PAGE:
Features
22 Oct 18

European registrations fall 23.5% 'post-WLTP'

Registration numbers are interesting indicators, but they can be quite artificial, too. After August's registration spike (+31.2 per cent), September saw the new passenger car registrations in the European Union fall by 23.5 per cent. The explanation lies in a four-letter word that has been haunting OEMs and fleet owners alike: WLTP. August 31st was the final day to register pre-WLTP stock vehicles, forcing many dealers, importers and car manufacturers to register them en masse.

Still, over the first nine months of 2018, EU demand for passenger cars remained positive (+2.5 per cent), ACEA reports, in line with growth expectations for this year. Looking at the five biggest markets, demand is strong in Spain (+11.7 per cent), France (+6.5 per cent) and Germany (+2.4 oer cent), while Italy (-2.8 per cent) and the United Kingdom (-7.5 per cent) are contracting.

 

If there is any growth area in Europe, it is in the centre: things are really looking up in Bulgaria, Hungary and especially Romania. A bit further to the South, Greece and Croatia are equally posting hopeful numbers.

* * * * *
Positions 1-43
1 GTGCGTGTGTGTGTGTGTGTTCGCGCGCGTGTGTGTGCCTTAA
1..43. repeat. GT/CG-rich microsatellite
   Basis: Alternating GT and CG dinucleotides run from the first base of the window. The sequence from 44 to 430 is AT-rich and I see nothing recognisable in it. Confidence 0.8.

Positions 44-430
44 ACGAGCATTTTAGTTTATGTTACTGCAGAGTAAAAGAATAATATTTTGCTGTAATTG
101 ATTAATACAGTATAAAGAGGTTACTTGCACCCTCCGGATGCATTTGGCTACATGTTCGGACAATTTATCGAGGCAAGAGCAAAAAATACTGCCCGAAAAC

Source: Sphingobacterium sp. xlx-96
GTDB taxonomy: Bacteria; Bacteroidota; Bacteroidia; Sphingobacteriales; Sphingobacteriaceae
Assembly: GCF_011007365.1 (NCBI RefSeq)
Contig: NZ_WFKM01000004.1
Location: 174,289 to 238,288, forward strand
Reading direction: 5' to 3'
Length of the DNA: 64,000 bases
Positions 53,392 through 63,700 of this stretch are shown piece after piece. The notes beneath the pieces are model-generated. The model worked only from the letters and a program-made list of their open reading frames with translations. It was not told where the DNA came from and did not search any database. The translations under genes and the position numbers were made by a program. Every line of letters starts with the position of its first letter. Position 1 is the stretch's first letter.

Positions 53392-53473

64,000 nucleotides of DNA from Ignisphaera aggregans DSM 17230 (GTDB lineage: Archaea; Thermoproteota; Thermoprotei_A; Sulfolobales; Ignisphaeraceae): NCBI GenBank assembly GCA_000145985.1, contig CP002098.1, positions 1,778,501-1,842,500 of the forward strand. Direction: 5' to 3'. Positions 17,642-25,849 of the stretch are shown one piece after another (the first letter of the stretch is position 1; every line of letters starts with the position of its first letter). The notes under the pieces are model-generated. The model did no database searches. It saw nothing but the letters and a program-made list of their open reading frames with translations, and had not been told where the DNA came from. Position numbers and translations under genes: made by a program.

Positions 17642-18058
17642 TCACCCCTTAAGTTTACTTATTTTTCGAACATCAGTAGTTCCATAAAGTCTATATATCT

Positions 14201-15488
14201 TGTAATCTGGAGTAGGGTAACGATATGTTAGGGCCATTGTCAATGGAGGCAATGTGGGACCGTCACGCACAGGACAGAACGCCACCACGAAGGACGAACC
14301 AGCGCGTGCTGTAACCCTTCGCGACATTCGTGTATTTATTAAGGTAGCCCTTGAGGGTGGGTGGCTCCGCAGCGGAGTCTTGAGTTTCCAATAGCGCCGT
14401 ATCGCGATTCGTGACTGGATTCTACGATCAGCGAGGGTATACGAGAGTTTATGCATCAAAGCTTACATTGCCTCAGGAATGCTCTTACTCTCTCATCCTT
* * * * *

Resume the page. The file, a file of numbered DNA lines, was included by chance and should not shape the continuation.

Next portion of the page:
FCA, Renault and VW Group pay the price

Looking at the numbers in detail, it immediately becomes clear which OEMS were were well-prepared for WLTP and which weren't. In the first category we find Volvo Cars (+2.9 per cent), Kia (+2.9 per cent) and Jaguar (+33.5 percent) - the only brands to have registered more cars in September than in August 2018.

There is another element at play, though: the introduction of brand-new hence automatically WLTP-approved cars. In the case of Volvo, the brand-new XC40 is far exceeding its maker's target. Its nemesis at Jaguar, the equally new E-Pace, is also becoming a regular sight on European roads.

In the second category the most painful losses (EU figures) are to be found at FCA (-31.9 per cent), Renault Group (-27 per cent), Nissan (-45.5 per cent) and VW Group (-48 percent). Compared to its premium competitors BMW (-7.2 per cent) and Mercedes (-11.8 per cent), Audi took a knock-out blow worth -60.7 percent.

Source: ACEA

Authored by: Dieter Quartier